Artūras Karnišovas’ first pick is in.
The Bulls selected Florida State forward Patrick Williams No. 4 overall in the 2020 NBA Draft.
Williams, who stands 6-foot-8 and is the youngest collegiate player in the class, averaged 9.2 points, four rebounds, one assist, one steal and one block per game in his freshman season at Florida State, taking home ACC Sixth Man of the Year honors. He projects as a high-motor, defensive-minded forward with plus physical tools and potential as a playmaker and scorer.
“Just being able to show that I can do so many different things on the court,” Williams said at a media session before the draft of how he sold himself to teams. “Guard 1 through 4, play 1 through 4, or 5 at times. Positionless ability and then positionless playmaking, that’s kind of been what we’ve been pushing and that’s kind of what we’ve been showing.”
The selection marks the first significant roster move of the Karnišovas and Marc Eversley-led front office regime. Karnišovas emphasized on lottery night that he would pursue the “best talent available” from their draft position. Evidently, Williams, whose stock has skyrocketed in recent weeks, was the best talent on the Bulls’ board when their time was up.
"It was a great night," Karnišovas said. "Selecting Patrick who is a physical specimen, one of the youngest prospects in the draft class. Defensive versatility is what we liked. Long arms. Big hands. Such an upside and potential. This is what the NBA is today. He can play from 1 through 5. Played point guard in high school. Humble kid that is mature beyond his years.
"The more study you do on Patrick, the more you realize that this is what the NBA is today. We need players in our league that can play multiple positions. He’s an elite athlete. He showed that in college," Karnišovas said. "Athleticism, versatility, multiple positions. His ballhandling is something that’s very underrated. People didn’t see it in college but for three years in high school he played point guard. So I was very impressed."
Rumors billowed throughout draft day and the preceding weeks regarding the Bulls exploring the possibility of trading up or down. But Karnišovas said that such conversations never evolved to the point of being serious.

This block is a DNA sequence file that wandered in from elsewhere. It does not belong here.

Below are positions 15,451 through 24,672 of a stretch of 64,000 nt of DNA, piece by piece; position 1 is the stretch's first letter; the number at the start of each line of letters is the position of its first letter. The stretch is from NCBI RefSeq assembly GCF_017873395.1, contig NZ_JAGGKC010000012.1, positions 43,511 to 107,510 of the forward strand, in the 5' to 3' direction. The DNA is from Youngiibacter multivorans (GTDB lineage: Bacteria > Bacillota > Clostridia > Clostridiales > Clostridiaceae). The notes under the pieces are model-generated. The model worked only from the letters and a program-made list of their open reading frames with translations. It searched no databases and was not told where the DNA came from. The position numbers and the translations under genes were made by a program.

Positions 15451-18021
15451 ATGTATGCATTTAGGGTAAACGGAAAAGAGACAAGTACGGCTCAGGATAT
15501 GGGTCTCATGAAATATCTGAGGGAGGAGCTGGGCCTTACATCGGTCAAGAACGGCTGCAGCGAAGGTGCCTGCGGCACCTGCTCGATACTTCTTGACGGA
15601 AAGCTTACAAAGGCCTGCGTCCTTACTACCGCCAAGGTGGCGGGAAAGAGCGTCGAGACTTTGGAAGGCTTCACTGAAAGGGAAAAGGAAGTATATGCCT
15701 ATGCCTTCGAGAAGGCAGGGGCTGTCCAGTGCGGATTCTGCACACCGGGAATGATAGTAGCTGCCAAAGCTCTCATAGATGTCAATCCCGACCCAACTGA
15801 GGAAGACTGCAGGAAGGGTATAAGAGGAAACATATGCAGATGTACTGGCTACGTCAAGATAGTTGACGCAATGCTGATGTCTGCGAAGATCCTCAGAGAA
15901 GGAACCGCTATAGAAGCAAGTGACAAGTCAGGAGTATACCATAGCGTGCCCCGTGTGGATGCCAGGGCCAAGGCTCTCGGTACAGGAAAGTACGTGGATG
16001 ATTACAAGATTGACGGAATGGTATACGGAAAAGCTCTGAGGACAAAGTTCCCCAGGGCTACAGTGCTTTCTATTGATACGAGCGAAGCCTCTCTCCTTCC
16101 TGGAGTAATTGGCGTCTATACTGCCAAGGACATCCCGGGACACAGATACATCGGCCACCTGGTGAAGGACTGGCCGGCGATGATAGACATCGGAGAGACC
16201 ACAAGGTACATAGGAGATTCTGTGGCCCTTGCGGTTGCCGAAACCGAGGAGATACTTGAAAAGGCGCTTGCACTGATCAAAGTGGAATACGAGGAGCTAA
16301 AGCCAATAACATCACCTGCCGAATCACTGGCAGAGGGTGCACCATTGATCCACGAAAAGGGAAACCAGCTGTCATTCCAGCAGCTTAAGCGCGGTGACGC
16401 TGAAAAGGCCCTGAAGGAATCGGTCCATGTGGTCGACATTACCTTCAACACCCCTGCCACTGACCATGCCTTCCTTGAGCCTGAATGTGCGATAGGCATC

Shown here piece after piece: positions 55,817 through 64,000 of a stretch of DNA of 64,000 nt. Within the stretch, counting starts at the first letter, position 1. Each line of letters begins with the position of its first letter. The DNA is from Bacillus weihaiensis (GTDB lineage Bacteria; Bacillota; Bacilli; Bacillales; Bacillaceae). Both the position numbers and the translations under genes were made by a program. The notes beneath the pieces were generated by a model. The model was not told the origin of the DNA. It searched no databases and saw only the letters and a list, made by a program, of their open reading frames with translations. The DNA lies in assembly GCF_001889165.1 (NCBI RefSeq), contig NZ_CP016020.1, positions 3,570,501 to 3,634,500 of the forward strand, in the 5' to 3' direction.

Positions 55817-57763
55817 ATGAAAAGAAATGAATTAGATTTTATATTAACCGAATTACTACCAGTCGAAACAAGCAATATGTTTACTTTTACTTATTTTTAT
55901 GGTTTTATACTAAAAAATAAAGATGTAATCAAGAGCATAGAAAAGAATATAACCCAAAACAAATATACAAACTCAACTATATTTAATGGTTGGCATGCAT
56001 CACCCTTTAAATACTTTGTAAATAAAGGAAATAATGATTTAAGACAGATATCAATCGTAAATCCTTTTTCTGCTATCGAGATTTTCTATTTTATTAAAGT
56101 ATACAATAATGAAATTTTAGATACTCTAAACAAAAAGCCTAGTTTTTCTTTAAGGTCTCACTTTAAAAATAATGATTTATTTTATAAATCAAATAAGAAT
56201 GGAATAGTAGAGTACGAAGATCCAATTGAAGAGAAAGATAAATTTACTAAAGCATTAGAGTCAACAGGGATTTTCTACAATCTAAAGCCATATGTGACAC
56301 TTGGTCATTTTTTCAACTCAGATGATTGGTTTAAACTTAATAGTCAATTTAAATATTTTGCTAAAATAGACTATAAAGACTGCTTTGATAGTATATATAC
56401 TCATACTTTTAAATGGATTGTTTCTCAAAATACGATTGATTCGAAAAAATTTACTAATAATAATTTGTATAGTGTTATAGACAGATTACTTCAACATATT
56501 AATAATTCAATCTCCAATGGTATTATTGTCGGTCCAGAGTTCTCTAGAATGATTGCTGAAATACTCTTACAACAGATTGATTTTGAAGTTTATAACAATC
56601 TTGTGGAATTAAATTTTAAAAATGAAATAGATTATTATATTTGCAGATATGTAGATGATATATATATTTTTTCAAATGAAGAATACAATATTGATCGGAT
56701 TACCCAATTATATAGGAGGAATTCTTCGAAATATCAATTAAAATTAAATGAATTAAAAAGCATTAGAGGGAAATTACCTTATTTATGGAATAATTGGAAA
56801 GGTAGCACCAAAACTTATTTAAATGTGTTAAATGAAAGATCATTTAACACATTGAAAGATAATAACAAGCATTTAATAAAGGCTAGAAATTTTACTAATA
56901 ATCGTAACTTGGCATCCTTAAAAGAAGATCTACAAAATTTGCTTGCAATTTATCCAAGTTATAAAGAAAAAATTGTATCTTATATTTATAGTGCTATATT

"At [No. 4 overall] we were really happy in that position because we knew we had a chance to pick Patrick," Karnišovas said. "And we just stayed there and we got our player."
Looking ahead, the Bulls also own the No. 44 pick in the draft. After tendering a qualifying offer to Denzel Valentine -- but not to Kris Dunn or Shaq Harrison -- the team is expected to enter free agency over the salary cap line and with the non-taxpayer mid-level ($9.3 million) and bi-annual ($3.6 million) exceptions at their disposal.
How will Karnišovas and company continue to shape the roster in their image? This quote, from Karnišovas’ post-hiring press conference, offers a clue.
“I like high pace. Moving the ball. We were able to be a very good passing team in Denver. It’s a very entertaining brand of basketball,” Karnišovas said. “I like multi-positional players. I like guys with high basketball IQ that play off each other.
“In the short term what needs to happen is we begin to establish a culture of who we are as a team. And the expectations for winning. Everybody wants to win, we just have to establish how we’re going to do it and what we value.”
Williams fits that bill. Now, the process Karnišovas speaks of will accelerate in earnest with players due back in Chicago by Nov. 30 and training camps opening Dec. 1. The 2020-21 season -- a crucial one for the Bulls -- tips Dec. 22